Perennials made simple – how to choose and grow the best plants for your borders
Perennials are the main flowering element of a successful mixed border.
So I went to one of the UK’s premier perennial plant nurseries, Hardy’s Cottage Garden Plants, to talk to Rosy Hardy about how to choose and grow perennials.
Hardy’s Cottage Garden Plants have won 24 Gold Medals at the RHS Chelsea Flower Show over the years. They decided that Chelsea 2020 would be their last time at the show. So they designed a special border for it. However, the show was cancelled and this year RHS Chelsea was moved to September 2021, which affects the choice of plants.
So they decided to recreate the show border at their nursery in Hampshire.
What are perennials?
Rosy says that a perennial plant is one that continues to grow in the ground from one year to the next.
A ‘herbaceous perennial’ is a plant that dies back in winter and re-emerges the following spring.
An evergreen perennial has foliage above ground all year round.
Why are perennials important in our gardens?
Perennials are the mainstay of our flowering borders, Rosy says. There are perennials which flower in spring, summer and autumn – even a few flower in winter. You can get perennials of different heights, for shade and for sun.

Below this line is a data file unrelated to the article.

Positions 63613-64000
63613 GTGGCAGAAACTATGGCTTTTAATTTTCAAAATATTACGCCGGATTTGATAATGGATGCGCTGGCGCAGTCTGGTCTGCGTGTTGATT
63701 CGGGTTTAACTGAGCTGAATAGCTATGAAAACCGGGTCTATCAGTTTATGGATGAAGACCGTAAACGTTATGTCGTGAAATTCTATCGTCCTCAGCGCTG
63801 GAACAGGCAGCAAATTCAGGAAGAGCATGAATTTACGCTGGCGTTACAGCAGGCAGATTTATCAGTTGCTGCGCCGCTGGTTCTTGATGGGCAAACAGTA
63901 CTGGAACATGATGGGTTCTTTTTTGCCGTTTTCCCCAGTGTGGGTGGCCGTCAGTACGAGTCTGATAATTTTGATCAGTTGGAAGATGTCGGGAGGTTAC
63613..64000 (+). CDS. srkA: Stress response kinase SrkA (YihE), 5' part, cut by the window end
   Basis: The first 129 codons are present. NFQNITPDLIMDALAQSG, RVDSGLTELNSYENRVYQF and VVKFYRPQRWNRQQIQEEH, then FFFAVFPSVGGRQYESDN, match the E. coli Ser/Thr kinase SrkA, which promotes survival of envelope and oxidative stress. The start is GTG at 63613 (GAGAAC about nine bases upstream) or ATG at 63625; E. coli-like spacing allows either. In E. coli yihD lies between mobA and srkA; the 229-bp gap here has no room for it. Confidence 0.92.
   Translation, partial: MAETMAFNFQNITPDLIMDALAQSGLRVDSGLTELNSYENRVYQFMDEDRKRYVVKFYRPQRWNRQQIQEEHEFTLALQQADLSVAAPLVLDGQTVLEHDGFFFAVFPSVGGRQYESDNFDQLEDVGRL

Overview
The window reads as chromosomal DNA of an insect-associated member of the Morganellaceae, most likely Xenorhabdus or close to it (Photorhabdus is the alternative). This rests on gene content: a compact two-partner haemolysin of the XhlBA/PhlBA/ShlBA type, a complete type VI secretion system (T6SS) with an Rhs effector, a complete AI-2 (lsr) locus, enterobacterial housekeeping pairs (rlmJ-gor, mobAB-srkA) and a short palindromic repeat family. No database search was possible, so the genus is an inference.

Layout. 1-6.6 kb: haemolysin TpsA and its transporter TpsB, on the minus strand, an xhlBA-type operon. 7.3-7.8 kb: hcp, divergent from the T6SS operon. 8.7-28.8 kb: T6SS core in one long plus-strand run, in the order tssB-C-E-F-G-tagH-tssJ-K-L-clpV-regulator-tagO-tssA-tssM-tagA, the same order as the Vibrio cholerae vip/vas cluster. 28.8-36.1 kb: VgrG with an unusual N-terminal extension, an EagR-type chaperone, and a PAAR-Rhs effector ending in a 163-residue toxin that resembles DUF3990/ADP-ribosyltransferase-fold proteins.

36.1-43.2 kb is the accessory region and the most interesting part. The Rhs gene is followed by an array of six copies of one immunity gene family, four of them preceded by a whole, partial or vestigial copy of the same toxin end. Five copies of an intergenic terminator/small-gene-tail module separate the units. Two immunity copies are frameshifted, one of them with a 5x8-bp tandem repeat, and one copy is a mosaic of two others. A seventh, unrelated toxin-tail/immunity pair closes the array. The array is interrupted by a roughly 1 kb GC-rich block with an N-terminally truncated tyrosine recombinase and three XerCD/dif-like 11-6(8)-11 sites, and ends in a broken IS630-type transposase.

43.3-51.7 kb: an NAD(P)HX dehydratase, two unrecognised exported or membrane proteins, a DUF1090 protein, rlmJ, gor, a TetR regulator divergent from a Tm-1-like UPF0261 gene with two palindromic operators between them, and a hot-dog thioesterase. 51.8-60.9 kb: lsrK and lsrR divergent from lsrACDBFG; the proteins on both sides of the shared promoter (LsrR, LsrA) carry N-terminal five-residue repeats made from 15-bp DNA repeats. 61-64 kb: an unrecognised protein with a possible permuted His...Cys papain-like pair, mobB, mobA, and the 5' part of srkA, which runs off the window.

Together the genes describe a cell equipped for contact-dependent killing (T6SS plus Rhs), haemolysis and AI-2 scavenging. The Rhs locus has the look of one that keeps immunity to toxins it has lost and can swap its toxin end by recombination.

So you can get a riot of colour for a long season with perennials. And because they come up year after year, they’re less work than plants which need to be planted, dead-headed, fed and then dug up again at the end of the season.
What is a hardy perennial?
‘A perennial grows, flowers, re-grows, flowers – it’s classified as a perennial as long as it lives for at least three years,’ says Rosy.
A ‘half-hardy perennial’ is a perennial in its country of origin. They just can’t survive our winters, so we have to re-plant them every year. ‘In this country, we use a lot of half hardy annuals as bedding plants.’
Annuals are plants that grow, flower, set seed and die in one year. Their seeds come back but the plant does not.
Perennial garden planting has had some exciting new directions over the past decade. One of the most interesting ones is naturalistic planting, which is beautiful and easy care.
If you cover your soil with mulch or landscape fabric, can plants grow back through it?
‘Some plants don’t like to have their crowns covered,’ explains Rosy. ‘So when you’re adding mushroom compost, garden compost or bark to your borders, leave a ring around where the plant head will grow through.’
Note that when you’re protecting tender plants over winter, such as dahlias, then you will need to cover the crown. I always add several spadefuls of compost. See more about dahlias in a UK winter here.
However, you shouldn’t use weed suppressant landscape fabric on borders with perennials. Rosy explained that weed suppressant fabric is made to cover up weeds and kill them. It’ll do the same for perennials.